Paris to get primitive-art museum
Burnishing its reputation as a culture capital, Paris is getting a new museum, an elegant elongated building near the Eiffel Tower for France’s large and until now scattered collection of primitive art.
The $263-million Musee du Quai Branly, which builders are racing to complete for its February 2006 opening, is President Jacques Chirac’s pet project. The fan and defender of indigenous cultures is following the footsteps of other French leaders in leaving his imprint on the City of Light.
Shortly after his election in 1995, Chirac asked his ministers for ideas for his legacy, and their brainstorming gave birth to the Quai Branly project, said Stephane Martin, the museum’s president.
Chirac said in June, when he welcomed American Indians to his Elysee Palace, that “in these times of violence, arrogance, intolerance and fanaticism,” the museum would show “France’s faith in the virtues of cultural diversity and dialogue.”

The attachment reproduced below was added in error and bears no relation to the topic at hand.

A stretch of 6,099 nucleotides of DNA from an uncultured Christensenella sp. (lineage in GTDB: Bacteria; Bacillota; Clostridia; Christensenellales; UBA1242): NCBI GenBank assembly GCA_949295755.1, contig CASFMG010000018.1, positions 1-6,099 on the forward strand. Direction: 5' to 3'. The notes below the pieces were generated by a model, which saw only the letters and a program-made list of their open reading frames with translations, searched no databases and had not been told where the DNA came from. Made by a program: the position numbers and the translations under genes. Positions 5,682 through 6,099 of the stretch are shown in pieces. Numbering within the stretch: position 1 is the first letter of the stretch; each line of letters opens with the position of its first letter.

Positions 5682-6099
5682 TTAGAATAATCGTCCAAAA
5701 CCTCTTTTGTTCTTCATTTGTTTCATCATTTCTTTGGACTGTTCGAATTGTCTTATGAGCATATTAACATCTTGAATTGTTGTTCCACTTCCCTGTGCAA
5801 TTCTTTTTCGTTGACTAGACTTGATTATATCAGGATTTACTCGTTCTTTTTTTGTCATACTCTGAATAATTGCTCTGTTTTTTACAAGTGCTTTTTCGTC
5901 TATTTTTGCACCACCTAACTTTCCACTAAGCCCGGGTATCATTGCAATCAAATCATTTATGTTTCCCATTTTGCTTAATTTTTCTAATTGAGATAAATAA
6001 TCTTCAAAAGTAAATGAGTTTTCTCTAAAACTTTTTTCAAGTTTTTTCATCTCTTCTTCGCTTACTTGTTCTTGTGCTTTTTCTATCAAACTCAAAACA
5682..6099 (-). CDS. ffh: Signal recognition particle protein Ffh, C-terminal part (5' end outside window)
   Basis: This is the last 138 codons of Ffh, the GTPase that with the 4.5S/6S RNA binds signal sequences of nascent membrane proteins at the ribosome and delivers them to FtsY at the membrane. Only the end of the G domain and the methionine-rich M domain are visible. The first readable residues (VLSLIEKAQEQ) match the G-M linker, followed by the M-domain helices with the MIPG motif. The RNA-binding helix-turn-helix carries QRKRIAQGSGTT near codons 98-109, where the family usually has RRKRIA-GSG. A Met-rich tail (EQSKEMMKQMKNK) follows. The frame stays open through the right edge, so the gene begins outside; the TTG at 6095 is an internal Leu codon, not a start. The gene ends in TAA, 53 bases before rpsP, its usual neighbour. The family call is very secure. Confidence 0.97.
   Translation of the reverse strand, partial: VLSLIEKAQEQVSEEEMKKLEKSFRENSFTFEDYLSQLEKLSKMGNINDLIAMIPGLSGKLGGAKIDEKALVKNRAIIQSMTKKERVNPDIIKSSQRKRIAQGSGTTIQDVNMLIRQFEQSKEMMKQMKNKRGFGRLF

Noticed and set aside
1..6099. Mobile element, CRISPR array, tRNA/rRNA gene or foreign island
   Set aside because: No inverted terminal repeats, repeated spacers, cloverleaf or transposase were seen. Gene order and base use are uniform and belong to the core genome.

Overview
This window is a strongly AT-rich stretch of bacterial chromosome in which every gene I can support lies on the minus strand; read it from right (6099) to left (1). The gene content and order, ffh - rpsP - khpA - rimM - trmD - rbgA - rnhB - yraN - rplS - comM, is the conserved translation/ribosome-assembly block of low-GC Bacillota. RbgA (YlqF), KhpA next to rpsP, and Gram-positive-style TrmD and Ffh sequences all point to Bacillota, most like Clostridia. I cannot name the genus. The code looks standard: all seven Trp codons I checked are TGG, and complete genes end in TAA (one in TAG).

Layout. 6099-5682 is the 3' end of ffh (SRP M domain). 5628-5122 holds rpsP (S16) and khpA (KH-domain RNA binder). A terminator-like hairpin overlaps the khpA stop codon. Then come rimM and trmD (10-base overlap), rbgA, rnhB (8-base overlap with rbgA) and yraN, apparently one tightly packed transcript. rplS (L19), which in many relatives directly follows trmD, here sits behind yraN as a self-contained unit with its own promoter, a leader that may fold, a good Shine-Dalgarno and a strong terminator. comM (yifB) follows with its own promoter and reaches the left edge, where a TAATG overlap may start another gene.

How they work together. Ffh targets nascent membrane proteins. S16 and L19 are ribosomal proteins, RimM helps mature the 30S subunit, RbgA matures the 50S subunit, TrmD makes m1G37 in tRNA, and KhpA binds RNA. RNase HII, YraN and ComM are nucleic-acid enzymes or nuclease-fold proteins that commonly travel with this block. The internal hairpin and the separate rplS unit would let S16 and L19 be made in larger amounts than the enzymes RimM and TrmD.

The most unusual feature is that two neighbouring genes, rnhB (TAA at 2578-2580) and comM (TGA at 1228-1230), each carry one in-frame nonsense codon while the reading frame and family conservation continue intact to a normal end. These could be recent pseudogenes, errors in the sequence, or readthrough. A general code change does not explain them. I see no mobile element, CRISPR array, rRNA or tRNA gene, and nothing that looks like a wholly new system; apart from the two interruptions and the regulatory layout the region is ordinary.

Much of the French state collection of nearly 300,000 pieces of indigenous non-Western art was brought back from Africa, Oceania, Asia and the Americas by colonizers and scientific research missions. It includes such diverse items as Indonesian jewelry and bows and arrows, to African figurines, and household items such as Mayan pottery. The Quai Branly will combine collections currently housed at the museums of Mankind and of African and Oceanic Arts and at the Louvre, which lacks space to exhibit all its pieces.
“The public -- French and international, and particularly the representatives of the countries of origin -- wants to have access to these collections,” Martin said. “So we had to imagine a museum in which the collection would be much more accessible.”
Designed by French architect Jean Nouvel, the long fluid building is being raised on piles, with a partly wood-covered exterior that seems more in keeping with California than Paris. Nouvel designed the building to look like the elongated shadow of the Eiffel Tower, which is just a few minutes walk away.